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Clearer Heads Prevail: Pacquiao And Cotto Agree To A Real Fight

BY Frank Lotierzo ON July 21, 2009
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Finally, clearer heads prevailed this week. Shortly there will be a press conference to announce that Manny Pacquiao 49-3-2 (37) the best junior welterweight in the world, will fight WBO welterweight champ Miguel Cotto 34-1 (27) on November 14th in Las Vegas. Cotto's WBO welterweight title will be on the line, however there is a 145 pound catch-weight clause in the contract. Catch-weight fights are not something I like, but this isn't too bad and shouldn't have much or any bearing as to the outcome. If Pacquiao wins, it's legit and he gets full credit, and if Cotto wins he gets full credit and it can't be said he picked a smaller fighter.

The Arum/Roach/Pacquiao faction did the right thing by scrapping the clause insisting that Cotto had to weigh in at 143. What they've now done is put together a bout that will be regarded as the only true super-fight of the year, being that two of boxing’s best are meeting at or near their prime. Both fighters have a huge following; one is an all-time great (Pacquiao) and the other (Cotto) is an outstanding/great fighter. This fight will make the fan interest for Pacquiao-Hatton look like the hype before an NFL wildcard game compared to the Super Bowl.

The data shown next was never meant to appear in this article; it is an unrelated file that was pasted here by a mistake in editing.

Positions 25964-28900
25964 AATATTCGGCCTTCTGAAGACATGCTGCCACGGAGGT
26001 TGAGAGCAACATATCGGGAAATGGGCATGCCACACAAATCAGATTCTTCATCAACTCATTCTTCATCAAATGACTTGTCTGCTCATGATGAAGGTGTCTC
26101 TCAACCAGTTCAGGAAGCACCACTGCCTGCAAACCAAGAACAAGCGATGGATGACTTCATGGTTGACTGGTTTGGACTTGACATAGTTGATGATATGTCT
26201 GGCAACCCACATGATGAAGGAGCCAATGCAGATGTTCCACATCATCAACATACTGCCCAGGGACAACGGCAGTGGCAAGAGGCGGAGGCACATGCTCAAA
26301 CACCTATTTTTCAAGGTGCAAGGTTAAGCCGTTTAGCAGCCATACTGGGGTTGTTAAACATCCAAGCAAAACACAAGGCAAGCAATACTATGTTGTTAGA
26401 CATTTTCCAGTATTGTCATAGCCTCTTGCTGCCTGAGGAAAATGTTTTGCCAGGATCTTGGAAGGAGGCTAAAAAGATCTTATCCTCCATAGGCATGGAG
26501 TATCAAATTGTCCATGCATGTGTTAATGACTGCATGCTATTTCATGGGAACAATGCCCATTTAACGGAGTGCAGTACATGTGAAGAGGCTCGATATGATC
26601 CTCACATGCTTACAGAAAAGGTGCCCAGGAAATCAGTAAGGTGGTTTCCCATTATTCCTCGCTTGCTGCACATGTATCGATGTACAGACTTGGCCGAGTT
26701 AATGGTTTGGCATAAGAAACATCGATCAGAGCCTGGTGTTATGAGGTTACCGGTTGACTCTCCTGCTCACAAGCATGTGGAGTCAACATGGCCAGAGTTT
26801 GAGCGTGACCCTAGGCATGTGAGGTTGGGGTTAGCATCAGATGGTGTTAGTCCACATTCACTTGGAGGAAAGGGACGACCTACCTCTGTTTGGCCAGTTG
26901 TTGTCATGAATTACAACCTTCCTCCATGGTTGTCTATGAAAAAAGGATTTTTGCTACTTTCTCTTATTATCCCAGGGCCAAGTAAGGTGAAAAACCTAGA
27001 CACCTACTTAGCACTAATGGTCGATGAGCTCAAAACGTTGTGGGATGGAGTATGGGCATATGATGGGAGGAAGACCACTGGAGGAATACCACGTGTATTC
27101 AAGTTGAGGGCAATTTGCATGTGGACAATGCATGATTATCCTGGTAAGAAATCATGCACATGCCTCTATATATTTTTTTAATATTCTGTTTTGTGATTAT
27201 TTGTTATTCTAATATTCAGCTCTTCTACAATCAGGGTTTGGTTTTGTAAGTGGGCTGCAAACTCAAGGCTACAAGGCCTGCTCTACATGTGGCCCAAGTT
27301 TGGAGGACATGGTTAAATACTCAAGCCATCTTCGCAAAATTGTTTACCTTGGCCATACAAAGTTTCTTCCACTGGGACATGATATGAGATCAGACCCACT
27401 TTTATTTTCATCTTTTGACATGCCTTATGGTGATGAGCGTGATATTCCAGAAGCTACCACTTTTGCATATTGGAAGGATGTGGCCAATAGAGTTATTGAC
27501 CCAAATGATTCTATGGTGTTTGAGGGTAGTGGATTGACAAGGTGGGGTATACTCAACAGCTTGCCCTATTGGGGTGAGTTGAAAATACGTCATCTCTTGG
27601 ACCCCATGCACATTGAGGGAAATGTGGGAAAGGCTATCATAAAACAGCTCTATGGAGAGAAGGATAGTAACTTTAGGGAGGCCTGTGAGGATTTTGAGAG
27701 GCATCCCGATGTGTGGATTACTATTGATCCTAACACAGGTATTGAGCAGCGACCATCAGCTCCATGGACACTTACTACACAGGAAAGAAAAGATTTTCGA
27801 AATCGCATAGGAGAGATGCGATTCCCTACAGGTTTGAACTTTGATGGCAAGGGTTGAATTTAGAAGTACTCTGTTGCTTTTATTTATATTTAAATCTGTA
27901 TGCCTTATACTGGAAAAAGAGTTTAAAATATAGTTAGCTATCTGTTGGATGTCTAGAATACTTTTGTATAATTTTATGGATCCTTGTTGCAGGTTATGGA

As it has been mentioned here before, Manny Pacquiao didn't fear fighting Miguel Cotto or Shane Mosley at or near the welterweight limit of 147. The catch-weight issue was pushed onto him by his trainer, Freddie Roach, and promoter Bob Arum. It was all business. When all is said and done, without the Pacquiao faction being able to come to terms with Floyd Mayweather Jr., they chose the right welterweight for Pacquiao to fight with the hopes of him grabbing another title.

Cotto was out-muscled physically by Mosley, Margarito, and Clottey in three of his last four fights.  With that Pacquiao will not be fighting a super-strong welterweight, which is why the catch-weight of 143 would've really handicapped Cotto. Along with that, Mosley, Margarito, and Clottey have a better chin than Cotto. On the negative side for Pacquiao, Cotto has shown he's definitely more versatile than Margarito and Clottey. He may not be more versatile than Mosley, but he has shown to be better at adjusting to varying styles in the middle of the fight than Mosley sometimes is.

Cotto is the heaviest and strongest fighter Pacquiao has ever fought and will no doubt be highly motivated knowing he opened as a 2-1 betting underdog. He recently fought and probably hasn't let himself get to far out of shape, knowing that there was a real possibility of him being Pacquiao's next opponent. Miguel is a much heavier handed puncher than Ricky Hatton, and he doesn't come at you in a straight line. Not only can he fight as the attacker, he can also step back and counter, although that may not be the best strategy to employ versus a quick handed fighter like Pacquiao who is very accurate and usually lands cleanly with his set up and finishing punches.

Pacquiao appears to be one of the rare fighters who has brought his two handed power up to the higher weight with him. Despite Cotto being perceived as being the bigger guy, I get the feeling once they're in front of each other in the ring, Manny won't look like the smaller fighter. According to their measurements Pacquiao is only a half inch shorter and their reach is about the same, which is a big advantage for Pacquiao based on the strategy both will probably choose to adopt.